The coroner made two recommendations at inquest:

  1. That IV saline bags be clearly labelled with ‘Single Spike Only’, in order to prevent air entry, concurrent with an educational program. (Note: although the educational program was implemented, the manufacturer of IV saline maintained that the current ‘Single Use Only’ label was sufficient.)
  2. That ambulance services implement new guidelines regarding priming giving sets and to stop “re-spiking”, and that opaque pressure bags are replaced with clear bags, and infusion pumps for IV fluid delivery are made available on aeromedical flights.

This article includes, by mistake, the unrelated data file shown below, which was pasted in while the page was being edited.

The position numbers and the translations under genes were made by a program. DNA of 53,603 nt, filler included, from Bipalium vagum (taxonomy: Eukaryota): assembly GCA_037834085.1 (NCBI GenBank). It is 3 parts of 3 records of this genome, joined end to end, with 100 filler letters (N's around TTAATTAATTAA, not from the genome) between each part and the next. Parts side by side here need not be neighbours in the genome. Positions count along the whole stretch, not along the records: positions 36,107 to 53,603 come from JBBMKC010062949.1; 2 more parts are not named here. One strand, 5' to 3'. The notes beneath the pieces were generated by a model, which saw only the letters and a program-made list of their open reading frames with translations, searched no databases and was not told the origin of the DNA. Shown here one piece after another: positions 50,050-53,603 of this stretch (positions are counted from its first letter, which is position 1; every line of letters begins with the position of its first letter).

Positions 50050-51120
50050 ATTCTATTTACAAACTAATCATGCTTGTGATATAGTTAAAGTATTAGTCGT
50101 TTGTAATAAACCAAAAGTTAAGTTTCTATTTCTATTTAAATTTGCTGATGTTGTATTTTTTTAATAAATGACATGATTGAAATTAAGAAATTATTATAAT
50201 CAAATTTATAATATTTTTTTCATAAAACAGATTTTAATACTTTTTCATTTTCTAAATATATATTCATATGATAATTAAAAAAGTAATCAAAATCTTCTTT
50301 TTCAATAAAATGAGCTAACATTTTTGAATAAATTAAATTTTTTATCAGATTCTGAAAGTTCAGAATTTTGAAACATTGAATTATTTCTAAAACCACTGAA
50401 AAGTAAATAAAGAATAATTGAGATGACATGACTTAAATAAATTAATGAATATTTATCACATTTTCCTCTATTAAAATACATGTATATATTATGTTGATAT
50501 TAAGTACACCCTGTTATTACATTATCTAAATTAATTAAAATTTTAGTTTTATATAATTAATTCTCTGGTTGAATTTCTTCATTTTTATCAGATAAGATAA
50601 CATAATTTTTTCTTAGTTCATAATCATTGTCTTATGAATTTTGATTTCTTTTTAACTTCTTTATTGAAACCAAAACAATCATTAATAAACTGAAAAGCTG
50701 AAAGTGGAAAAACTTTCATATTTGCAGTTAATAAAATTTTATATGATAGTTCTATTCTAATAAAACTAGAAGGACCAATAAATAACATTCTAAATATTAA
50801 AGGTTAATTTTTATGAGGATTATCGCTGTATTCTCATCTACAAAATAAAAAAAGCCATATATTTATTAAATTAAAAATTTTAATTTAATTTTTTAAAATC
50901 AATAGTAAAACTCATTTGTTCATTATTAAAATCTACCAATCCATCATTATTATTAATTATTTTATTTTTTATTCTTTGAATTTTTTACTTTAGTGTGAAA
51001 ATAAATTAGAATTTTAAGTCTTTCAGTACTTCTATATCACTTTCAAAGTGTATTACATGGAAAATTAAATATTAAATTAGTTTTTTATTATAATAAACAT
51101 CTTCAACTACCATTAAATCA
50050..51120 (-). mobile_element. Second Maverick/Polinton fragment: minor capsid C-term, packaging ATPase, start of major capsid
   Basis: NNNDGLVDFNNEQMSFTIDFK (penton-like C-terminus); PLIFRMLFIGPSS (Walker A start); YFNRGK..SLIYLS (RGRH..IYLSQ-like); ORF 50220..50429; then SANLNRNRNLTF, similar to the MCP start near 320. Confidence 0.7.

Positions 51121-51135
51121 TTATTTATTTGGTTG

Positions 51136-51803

The administration of IV fluids is one of the most ubiquitous treatments in hospital settings, and is generally an uncomplicated and low-risk practice. The use of pressure bags is also widespread because they are effective, reliable and low cost. Air embolism is a rare but severe complication of intravenous access. It is rarely reported with peripheral IV access, more commonly associated with central IV access.

This case highlights a number of clinical practice changes, such as not re-spiking IV bags, and using fresh IV fluids, to prevent air embolus following IV access and fluid administration. Additional technology such as an infusion pump with “air” alarms would have prevented this death, and these should be universally used whenever IV fluids are required. These safety requirements are even more crucial when there are competing distractions for the staff involved in the care of the patient.